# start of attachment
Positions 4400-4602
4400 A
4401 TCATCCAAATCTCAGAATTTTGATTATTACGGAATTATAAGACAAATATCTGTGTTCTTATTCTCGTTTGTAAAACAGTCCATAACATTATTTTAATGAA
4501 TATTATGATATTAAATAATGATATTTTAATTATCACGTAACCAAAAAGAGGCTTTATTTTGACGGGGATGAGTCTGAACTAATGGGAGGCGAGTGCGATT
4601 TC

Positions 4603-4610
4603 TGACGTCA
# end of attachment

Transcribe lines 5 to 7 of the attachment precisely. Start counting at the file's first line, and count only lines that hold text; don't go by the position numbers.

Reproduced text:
4601 TC

Positions 4603-4610
4603 TGACGTCA